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It was just mentioned that I'm "not exactly building the Sistine Chapel." This is true, but I am building a freight management application, which isn't exactly as simple as drawing controls on a form (even though the vendors would have you believe it is).

I don't hold this against the person who said it, but I do feel the complexity of what I'm doing is a little misunderstood, or that statement would not have been made.

Are there any good metaphors which might illustrate a project's complexity to non-programmers?

closed as off-topic by TylerH, Nick A, Plamen Petrov, Reinhard Männer, Charlie Jun 27 at 16:40

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    @William Brendel-Thanks, but I don't think that is necessarily a dupe. The other question is looking for a very general metaphor for what he does, I'm looking for a metaphor to communicate the general level of complexity. .... which I believe is a totally different question. – John MacIntyre Aug 14 '09 at 14:32
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    say, "Michelangelo was just paintin'" or maybe, "well, call me Michelangelo." – johnny Aug 14 '09 at 15:41
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    A nice big printout of your database schema diagram with the word "schema" somewhere in the heading should do the trick... (it does for me) – Neil Fenwick Sep 1 '09 at 10:10
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    This question is off-topic because it is not within the scope of questions appropriate for this site, as defined in What topics can I ask about here? Please also see: What types of questions should I avoid asking? You may be able to get help on another Stack Exchange site. – Makyen Aug 18 '17 at 23:27
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    I'm voting to close this question as off-topic because it is not about programming as defined by the help center. – TylerH Jun 27 at 14:25

35 Answers 35

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I like to say it's like building a ship and then maintaining it: keeping the engine in good order, cleaning, scraping off barnacles and things like that. Of course a software doesn't break because it's old, the requirements change, the environment change.

Take a look at Steve McConnels's Code Complete, you'll find some good metaphors in there.

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I'd take the house-building metaphor a bit further. Each project is like building a house from scratch using slightly different components whose materials have different properties and who interact with each other in different ways. Often, each house is built on a different planet under slightly different physical laws.

And of course there's the ever-present customer who keeps changing the design of the house as you're building it.

So yes, you can say that all houses are the same; roof, walls, doors, windows, plumbing, wiring - but the Devil's always in the details.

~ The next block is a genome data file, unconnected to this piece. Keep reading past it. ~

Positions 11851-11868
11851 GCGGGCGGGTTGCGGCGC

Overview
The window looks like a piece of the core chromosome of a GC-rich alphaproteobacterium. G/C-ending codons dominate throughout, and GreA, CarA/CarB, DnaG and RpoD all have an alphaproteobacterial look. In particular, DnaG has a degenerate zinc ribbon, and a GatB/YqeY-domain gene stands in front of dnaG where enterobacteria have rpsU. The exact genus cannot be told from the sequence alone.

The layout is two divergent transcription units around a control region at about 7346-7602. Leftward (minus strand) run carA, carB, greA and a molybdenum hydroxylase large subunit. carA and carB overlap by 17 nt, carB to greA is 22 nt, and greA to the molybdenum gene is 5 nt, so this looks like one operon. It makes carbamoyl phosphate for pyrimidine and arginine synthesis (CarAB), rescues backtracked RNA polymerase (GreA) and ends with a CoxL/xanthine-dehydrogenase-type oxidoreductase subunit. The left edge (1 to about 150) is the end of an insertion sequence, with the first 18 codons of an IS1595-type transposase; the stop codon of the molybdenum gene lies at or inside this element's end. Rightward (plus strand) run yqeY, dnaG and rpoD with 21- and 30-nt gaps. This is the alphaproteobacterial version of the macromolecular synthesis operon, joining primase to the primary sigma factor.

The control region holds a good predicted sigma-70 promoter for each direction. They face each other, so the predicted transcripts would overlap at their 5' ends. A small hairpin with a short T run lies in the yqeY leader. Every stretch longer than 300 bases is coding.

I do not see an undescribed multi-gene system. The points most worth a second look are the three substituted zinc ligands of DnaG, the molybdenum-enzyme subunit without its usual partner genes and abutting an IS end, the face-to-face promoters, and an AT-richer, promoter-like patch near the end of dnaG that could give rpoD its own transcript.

How about an anti-metaphor? A software development project is NOT AN ASSEMBLY LINE.

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I tell people it's like maintaining an engine which needs to be kept running and will be doing a different thing each week. Also, it's invisible, and you have to figure out what's going on indirectly.

This description doesn't really satisfy non-technical people, but it helps me feel better.

A good part of engineering complexity involves interactions between people (and the divisions they represent, and their goals, and the evolving design decisions that come out of these interactions). I've never been able to explain this to non-engineers, who usually tell me, "you could just work from home all the time if you wanted".

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It's a garden. My mother is a keen gardener, and she talks about her garden the same way I talk about my codebase.

  1. It's never finished - there are always weeds to be removed (bugs/refactoring), and plans for new herbacious borders or a vegetable plot (new features/requirements)
  2. You have to cope with the unexpected - one day, when she went to weed and re-organise a flower bed, she found that a colony of frogs had taken residence, preventing her from doing anything intrusive until the winter (bit like finding wierdness in a 3rd party library, or waiting on an external contractor)
  3. You can waste your entire life in it, and never feel like you accomplished half of what you wanted to do
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My approach is totally different:

I simply explain to them as if they were another developer, when they ask what a techinical term means,I explain that too, which usually leads to even more detail, etc. I've found that users then actually realise just how complicated the affair is.

In my view analogies will not work, because they have no way to relate back to developement.

Darknight

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